Oswald's case never came to trial. Two days after the assassination, as he was being escorted to a car in the basement of Dallas Police Headquarters for the transfer from the city jail to the county jail, Oswald was fatally shot by Dallas nightclub owner Jack Ruby. The incident was broadcast live on American television at 11:21 a.m. CST on Sunday, November 24. Unconscious, Oswald was rushed by ambulance to Parkland Memorial Hospital, the same facility where doctors had tried to save President Kennedy's life two days earlier; he died at 1:07 p.m. Oswald's death was announced on a TV news broadcast by Dallas police chief Jesse Curry. An autopsy was performed by Dallas County Medical Examiner Dr. Earl Rose at 2:45 p.m. the same day. The stated cause of death in the autopsy report was "hemorrhage secondary to gunshot wound of the chest". Arrested immediately after the shooting, Ruby later said that he had been distraught over the Kennedy assassination and that killing Oswald would spare "... Mrs. Kennedy the discomfiture of coming back to trial."
An Italian Carcano M91/38 bolt-action rifle (see 6.5×52mm Mannlicher–Carcano cartridge) was found on the 6th floor of the Texas School Book Depository by Deputy Constable Seymour Weitzman and Deputy Sheriff Eugene Boone soon after the assassination of President Kennedy. The recovery was filmed by
Tom Alyea of WFAA-TV.
This footage shows the rifle to be a Carcano, and it was later verified by photographic analysis commissioned by the HSCA that the rifle filmed was the same one later identified as the assassination weapon. Compared to photographs taken of Oswald holding the rifle in his backyard, "one notch in the stock at [a] point that appears very faintly in the photograph" matched, as well as the rifle's dimensions.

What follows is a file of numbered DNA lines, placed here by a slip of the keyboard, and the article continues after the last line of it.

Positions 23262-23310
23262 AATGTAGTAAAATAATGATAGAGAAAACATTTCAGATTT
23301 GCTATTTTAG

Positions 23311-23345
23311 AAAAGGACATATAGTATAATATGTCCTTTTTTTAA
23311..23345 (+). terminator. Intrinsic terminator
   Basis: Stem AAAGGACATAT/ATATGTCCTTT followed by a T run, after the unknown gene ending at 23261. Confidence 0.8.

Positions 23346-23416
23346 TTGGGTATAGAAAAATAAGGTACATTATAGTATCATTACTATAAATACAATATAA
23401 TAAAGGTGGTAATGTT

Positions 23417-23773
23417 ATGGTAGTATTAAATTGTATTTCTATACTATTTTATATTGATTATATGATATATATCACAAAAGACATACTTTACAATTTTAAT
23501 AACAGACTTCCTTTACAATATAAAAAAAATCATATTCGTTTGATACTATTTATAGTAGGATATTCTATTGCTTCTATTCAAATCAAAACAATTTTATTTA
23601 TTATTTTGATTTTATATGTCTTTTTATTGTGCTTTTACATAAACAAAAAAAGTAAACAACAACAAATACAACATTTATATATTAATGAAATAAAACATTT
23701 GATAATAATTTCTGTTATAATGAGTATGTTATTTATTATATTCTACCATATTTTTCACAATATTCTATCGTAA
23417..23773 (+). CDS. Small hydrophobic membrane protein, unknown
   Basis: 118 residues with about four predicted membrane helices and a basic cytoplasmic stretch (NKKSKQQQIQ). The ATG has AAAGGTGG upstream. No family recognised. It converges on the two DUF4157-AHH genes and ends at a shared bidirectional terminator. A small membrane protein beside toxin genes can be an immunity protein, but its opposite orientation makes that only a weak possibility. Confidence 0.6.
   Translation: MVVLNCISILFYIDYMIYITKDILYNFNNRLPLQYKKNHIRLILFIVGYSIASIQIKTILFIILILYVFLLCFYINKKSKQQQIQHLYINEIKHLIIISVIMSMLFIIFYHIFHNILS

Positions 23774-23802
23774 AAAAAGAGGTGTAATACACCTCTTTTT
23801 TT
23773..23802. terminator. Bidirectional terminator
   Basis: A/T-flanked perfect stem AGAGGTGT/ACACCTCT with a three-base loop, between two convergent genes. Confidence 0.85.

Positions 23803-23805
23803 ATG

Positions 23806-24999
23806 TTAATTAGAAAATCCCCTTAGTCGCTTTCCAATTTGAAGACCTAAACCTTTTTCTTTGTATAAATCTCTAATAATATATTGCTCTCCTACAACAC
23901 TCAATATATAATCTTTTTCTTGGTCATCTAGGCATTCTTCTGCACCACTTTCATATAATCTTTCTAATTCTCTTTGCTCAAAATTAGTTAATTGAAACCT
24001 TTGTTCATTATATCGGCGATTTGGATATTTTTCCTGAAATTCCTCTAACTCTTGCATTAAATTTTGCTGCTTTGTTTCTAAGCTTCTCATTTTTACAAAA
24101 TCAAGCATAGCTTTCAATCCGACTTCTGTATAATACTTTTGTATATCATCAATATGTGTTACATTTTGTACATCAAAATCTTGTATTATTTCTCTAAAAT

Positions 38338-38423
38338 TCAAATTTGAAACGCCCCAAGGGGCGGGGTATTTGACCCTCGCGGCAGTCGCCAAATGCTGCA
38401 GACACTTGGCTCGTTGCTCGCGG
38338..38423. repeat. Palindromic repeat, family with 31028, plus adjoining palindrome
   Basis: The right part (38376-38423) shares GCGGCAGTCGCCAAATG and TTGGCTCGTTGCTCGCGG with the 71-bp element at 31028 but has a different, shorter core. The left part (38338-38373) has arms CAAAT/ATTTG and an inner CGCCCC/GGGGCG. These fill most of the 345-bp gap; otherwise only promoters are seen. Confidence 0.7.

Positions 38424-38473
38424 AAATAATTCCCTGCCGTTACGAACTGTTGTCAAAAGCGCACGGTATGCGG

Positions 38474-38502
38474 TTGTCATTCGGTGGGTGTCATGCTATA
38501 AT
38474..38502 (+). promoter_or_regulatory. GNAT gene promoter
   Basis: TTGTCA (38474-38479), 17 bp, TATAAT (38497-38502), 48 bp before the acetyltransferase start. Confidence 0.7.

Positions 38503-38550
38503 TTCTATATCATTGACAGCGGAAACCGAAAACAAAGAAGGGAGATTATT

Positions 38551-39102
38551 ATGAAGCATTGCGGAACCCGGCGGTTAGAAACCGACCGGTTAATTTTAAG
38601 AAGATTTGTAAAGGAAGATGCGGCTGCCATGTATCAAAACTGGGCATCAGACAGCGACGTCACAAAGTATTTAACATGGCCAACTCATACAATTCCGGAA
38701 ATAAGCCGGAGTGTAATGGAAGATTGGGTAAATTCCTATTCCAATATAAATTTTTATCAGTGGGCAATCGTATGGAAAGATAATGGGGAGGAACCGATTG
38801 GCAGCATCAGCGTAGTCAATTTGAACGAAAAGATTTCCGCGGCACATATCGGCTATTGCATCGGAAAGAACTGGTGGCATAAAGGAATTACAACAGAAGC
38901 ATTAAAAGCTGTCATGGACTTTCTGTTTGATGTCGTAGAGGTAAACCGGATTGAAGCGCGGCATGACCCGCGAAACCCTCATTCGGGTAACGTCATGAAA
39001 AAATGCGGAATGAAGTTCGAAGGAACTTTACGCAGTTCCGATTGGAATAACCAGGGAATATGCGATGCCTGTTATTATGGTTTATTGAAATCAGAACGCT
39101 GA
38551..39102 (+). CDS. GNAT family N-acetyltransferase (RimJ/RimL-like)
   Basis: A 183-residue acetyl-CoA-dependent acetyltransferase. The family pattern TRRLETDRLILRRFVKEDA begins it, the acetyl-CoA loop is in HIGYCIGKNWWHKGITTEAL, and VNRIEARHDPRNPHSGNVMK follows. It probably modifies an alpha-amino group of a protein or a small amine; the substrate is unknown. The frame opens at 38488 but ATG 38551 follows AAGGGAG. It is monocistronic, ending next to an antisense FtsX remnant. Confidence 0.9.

The secondhand Carcano rifle had been purchased by Oswald in previous March, under the alias "A. Hidell" and delivered to a post office in Dallas where Oswald had rented a post-office box. According to the Warren Commission Report, a partial palm print of Oswald was also found on the barrel of the gun, and a tuft of fibers found in a crevice of the rifle was consistent with the fibers and colors of the shirt Oswald was wearing at the time of his arrest.
A bullet found on Governor Connally's hospital gurney and two bullet fragments found in the Presidential limousine were ballistically matched to this rifle.
President Kennedy declared dead in the emergency room
The staff at Parkland Hospital's Trauma Room 1 who treated President Kennedy observed that his condition was moribund, meaning that he had no chance of survival upon arriving at the hospital. George Burkley, the President's personal physician, stated that a gunshot wound to the skull was the cause of death. Burkley signed President Kennedy's death certificate.